Referring to FIGS. 4A and 4B, the multi-hedral blade tip section 28 includes a first segment 34 which defines a first axis T1, a second segment 36 which defines a second axis T2 and a third segment 38 which defines a third axis T3. The first axis T1 is preferably defined parallel to the blade feathering axis P. It should be understood that the Figures are illustrated without a twist within the rotor blade 20 for sake of clarity and that the first axis T1 is generally parallel to the longitudinal direction of the rotor blade 20, the leading edge 22a and/or the trailing edge 22b. The second axis T2 is transverse the first axis T1 to define a dihedral between the first segment 34 and the second segment 36 at, preferably a 90 percent of radius blade station. The third axis T3 is transverse the second axis T2 to define an anhedral between the second segment 36 and the third segment 38 at, preferably a 94 percent of radius blade station. Although a dihedral of 10 degrees and an anhedral of 20 degrees are disclosed in the illustrated embodiment, other angles will likewise benefit herefrom.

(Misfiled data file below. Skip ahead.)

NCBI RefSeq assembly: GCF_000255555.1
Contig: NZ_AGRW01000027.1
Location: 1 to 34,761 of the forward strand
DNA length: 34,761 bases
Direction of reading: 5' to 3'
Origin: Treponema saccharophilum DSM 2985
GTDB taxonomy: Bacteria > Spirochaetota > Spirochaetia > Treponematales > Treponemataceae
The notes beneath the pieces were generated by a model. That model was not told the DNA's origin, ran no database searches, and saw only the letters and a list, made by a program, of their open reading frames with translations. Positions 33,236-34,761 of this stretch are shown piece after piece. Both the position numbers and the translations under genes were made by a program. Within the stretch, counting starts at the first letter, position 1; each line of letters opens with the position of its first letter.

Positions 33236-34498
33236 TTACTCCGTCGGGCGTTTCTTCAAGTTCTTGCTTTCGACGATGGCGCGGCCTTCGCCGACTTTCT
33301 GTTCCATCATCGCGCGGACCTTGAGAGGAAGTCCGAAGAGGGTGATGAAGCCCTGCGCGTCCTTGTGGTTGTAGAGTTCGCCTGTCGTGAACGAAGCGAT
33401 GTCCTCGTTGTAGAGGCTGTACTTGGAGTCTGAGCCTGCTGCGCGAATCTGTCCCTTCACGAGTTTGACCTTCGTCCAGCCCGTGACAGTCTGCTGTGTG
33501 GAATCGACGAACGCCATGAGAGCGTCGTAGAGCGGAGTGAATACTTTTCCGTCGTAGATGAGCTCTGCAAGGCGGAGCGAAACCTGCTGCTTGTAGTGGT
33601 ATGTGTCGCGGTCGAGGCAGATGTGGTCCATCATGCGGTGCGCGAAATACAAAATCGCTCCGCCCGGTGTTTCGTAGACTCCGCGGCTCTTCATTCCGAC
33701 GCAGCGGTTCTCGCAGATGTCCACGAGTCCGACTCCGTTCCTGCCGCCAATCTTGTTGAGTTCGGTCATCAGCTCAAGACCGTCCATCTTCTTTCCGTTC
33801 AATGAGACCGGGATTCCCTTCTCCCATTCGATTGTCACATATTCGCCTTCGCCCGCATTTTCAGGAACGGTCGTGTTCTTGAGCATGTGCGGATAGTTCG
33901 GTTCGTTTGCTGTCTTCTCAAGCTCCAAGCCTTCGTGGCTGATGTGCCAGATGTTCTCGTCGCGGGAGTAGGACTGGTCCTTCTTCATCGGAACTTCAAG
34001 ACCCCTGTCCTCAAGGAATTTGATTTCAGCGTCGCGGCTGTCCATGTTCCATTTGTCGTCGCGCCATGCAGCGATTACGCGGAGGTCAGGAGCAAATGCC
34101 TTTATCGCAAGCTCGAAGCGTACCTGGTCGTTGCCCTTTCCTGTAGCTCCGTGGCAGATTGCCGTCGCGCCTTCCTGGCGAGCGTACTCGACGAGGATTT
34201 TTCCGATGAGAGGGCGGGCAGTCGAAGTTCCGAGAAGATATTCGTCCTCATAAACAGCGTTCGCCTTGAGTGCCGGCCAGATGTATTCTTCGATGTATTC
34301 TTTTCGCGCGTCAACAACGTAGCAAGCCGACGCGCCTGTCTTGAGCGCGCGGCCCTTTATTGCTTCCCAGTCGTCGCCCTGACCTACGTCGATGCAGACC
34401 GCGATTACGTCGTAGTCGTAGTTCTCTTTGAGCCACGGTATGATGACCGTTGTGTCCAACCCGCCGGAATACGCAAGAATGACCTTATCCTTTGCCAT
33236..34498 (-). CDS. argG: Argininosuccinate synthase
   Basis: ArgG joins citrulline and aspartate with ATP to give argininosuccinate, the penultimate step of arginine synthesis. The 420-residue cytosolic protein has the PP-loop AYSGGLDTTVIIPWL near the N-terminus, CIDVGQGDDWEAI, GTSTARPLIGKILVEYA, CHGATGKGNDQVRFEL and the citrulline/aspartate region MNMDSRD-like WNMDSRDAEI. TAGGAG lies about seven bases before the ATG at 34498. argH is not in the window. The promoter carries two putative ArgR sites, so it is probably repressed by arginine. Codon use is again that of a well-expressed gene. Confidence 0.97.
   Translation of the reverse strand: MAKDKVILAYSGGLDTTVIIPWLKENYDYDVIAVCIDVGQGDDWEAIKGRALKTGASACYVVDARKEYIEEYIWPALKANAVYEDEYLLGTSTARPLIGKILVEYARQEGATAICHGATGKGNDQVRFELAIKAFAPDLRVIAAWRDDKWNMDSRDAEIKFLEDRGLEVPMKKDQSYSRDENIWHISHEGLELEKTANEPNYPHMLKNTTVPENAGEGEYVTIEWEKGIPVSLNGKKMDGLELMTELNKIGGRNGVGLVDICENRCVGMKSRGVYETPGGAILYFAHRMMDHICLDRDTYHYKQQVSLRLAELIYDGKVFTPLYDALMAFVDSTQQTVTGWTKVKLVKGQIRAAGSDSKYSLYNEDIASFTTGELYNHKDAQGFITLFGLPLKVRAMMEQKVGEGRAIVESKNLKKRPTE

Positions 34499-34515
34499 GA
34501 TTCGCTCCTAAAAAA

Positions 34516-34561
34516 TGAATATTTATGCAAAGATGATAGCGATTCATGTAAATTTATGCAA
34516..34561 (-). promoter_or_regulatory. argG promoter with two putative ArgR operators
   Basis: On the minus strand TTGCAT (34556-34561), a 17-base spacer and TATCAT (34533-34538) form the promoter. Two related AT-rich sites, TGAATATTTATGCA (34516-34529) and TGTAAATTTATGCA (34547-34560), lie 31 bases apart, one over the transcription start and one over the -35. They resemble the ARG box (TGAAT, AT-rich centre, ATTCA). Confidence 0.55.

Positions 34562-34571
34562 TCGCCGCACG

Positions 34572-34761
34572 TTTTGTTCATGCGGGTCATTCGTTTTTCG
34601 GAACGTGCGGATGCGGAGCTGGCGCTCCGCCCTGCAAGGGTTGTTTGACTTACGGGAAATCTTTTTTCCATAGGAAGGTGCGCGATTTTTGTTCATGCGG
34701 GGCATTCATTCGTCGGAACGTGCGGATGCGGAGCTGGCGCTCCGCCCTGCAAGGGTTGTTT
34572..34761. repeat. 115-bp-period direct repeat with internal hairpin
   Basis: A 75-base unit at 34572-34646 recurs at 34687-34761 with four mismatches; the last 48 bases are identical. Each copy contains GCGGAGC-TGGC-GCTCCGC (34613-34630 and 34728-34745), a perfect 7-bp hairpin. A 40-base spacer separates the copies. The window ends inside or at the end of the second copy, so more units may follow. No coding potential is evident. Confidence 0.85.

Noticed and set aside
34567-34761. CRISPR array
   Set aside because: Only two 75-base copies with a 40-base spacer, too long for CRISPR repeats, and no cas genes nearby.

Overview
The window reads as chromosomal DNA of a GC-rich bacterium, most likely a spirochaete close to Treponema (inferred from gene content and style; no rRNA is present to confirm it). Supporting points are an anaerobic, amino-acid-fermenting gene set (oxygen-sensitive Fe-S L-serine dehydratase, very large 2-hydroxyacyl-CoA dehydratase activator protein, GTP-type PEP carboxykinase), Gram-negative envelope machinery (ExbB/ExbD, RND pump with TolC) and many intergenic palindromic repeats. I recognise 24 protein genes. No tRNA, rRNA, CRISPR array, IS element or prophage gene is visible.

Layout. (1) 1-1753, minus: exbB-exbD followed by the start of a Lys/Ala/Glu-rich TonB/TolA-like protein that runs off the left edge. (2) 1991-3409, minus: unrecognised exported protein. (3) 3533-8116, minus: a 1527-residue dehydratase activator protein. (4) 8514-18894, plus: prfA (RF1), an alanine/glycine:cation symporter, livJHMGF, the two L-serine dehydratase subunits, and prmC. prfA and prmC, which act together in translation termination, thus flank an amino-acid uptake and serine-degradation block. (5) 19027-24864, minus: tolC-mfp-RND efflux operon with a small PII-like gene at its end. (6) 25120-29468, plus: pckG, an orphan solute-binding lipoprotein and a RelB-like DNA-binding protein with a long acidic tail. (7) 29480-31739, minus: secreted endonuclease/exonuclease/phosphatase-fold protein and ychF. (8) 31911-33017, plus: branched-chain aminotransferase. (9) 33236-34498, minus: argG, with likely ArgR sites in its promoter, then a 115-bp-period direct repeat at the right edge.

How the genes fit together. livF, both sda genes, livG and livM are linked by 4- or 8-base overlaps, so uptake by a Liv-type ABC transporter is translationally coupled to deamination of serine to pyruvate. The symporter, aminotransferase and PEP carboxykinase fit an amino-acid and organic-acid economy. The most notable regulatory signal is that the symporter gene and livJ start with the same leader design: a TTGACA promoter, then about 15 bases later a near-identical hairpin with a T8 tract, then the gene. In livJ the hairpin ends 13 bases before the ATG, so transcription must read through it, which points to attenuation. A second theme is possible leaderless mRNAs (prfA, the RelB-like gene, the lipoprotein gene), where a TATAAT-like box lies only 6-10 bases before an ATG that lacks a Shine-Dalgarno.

The intersection of the third axis T3 and the second axis T2 is most preferably the radial passage location 32 for the tip vortex V (FIG. 3). That is, the radial passage location 32 is axial displaced raised relative the tip vortex V such that tip vortex V is passes below the intersection of the third axis T3 and the second axis T2 and has minimal effect upon the rotor blade tip section 28.

Generally, the multi-hedral tip section 28 utilizes a distribution of anhedral and/or dihedral angles that cause the tip vortex to be at a lower axial position, relative to the region on the following blade strongly impacted by the tip vortex V such that the tip vortex V passes beneath the following blade to improve hover performance while maintaining an acceptable forward flight performance.